Genetic variation in the dectin-1/CARD9 recognition pathway and susceptibility to candidemia

Diana C. Rosentul, Theo S. Plantinga, Marije Oosting, William K. Scott, Digna R. Velez Edwards, P. Brian Smith, Barbara D. Alexander, John C. Yang, Gregory M. Laird, Leo A.B. Joosten, Jos W.M. Van Der Meer, John R. Perfect, Bart Jan Kullberg, Mihai G. Netea, Melissa D. Johnson

Research output: Contribution to journalArticlepeer-review

53 Scopus citations


Background. Candidemia is an important cause of morbidity and mortality in critically ill patients or patients undergoing invasive treatments. Dectin-1 is the main β-glucan receptor, and patients with a complete deficiency of either dectin-1 or its adaptor molecule CARD9 display persistent mucosal infections with Candida albicans. The role of genetic variation of DECTIN-1 and CARD9 genes on the susceptibility to candidemia is unknown. Methods. We assessed whether genetic variation in the genes encoding dectin-1 and CARD9 influence the susceptibility to candidemia and/or the clinical course of the infection in a large cohort of American and Dutch candidemia patients (n = 331) and noninfected matched controls (n = 351). Furthermore, functional studies have been performed to assess the effect of the DECTIN-1 and CARD9 genetic variants on cytokine production in vitro and in vivo in the infected patients. Results. No significant association between the single-nucleotide polymorphisms DECTIN-1 Y238X and CARD9 S12N and the prevalence of candidemia was found, despite the association of the DECTIN-1 238X allele with impaired in vitro and in vivo cytokine production. Conclusions. Whereas the dectin-1/CARD9 signaling pathway is nonredundant in mucosal immunity to C. albicans, a partial deficiency of β-glucan recognition has a minor impact on susceptibility to candidemia.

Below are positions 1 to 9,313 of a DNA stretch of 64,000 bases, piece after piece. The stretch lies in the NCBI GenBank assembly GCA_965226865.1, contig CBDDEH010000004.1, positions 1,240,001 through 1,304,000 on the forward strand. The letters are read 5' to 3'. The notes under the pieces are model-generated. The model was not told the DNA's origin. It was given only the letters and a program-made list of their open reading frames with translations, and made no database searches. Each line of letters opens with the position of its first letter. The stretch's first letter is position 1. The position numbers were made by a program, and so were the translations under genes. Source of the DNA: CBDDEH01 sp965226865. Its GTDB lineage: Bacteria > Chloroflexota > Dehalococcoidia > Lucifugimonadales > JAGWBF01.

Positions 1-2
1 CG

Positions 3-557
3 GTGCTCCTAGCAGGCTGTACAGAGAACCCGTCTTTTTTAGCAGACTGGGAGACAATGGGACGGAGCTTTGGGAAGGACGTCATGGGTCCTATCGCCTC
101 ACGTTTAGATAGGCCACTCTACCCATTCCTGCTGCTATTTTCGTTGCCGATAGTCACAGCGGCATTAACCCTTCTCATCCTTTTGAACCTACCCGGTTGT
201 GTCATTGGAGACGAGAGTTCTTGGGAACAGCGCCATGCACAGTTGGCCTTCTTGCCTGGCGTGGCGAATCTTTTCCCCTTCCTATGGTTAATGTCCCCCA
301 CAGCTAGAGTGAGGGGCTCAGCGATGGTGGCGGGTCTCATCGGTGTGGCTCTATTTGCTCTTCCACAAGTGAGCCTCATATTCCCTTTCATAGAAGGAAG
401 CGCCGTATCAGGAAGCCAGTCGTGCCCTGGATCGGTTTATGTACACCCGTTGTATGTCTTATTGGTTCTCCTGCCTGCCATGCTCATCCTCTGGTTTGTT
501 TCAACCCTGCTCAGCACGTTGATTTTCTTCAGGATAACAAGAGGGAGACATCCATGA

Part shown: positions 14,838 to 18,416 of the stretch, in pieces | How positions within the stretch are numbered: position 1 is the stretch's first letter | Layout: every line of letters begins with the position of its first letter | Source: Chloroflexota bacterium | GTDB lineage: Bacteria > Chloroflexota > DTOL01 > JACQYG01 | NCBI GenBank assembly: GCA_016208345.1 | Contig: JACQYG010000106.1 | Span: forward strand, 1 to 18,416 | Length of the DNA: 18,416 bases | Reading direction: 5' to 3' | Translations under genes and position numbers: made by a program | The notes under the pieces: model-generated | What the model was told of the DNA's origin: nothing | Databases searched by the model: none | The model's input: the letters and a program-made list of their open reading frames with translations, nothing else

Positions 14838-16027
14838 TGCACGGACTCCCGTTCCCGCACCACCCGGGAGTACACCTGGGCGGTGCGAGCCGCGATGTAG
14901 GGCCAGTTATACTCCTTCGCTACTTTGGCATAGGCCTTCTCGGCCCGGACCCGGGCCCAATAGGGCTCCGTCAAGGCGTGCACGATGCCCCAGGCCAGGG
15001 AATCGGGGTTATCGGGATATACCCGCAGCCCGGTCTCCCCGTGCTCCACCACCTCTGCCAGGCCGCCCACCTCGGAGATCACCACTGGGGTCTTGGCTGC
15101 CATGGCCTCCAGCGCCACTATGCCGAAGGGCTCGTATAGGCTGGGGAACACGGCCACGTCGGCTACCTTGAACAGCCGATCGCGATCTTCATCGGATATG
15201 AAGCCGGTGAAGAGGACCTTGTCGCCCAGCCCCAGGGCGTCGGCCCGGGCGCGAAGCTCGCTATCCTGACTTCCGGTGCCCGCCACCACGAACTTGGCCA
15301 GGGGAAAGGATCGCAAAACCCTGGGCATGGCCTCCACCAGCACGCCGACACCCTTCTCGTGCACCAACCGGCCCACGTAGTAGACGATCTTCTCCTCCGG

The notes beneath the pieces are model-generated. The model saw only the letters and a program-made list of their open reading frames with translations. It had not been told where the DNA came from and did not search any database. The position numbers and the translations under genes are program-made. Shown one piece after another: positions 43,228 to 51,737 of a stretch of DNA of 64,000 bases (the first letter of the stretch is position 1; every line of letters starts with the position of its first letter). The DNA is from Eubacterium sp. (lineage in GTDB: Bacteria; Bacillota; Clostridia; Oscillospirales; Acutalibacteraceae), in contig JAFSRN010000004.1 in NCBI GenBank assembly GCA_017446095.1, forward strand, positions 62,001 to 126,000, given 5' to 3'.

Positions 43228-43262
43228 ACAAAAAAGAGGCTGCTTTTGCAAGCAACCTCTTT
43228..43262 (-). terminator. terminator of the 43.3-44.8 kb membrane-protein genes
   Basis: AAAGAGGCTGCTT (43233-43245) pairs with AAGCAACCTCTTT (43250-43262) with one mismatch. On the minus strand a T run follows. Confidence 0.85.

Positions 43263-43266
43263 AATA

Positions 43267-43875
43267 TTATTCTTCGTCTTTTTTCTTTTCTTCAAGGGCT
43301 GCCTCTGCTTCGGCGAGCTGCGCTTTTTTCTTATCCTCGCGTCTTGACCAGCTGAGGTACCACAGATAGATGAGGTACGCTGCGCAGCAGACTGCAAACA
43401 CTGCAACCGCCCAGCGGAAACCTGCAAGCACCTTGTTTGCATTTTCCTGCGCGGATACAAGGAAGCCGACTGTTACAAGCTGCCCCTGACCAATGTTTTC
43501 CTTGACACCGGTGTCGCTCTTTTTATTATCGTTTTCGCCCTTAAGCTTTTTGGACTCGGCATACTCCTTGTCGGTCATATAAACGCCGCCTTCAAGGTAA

Original languageEnglish (US)
Pages (from-to)1138-1145
Number of pages8
JournalJournal of Infectious Diseases
Issue number7
StatePublished - Oct 1 2011
Externally publishedYes

ASJC Scopus subject areas

  • Immunology and Allergy
  • Infectious Diseases


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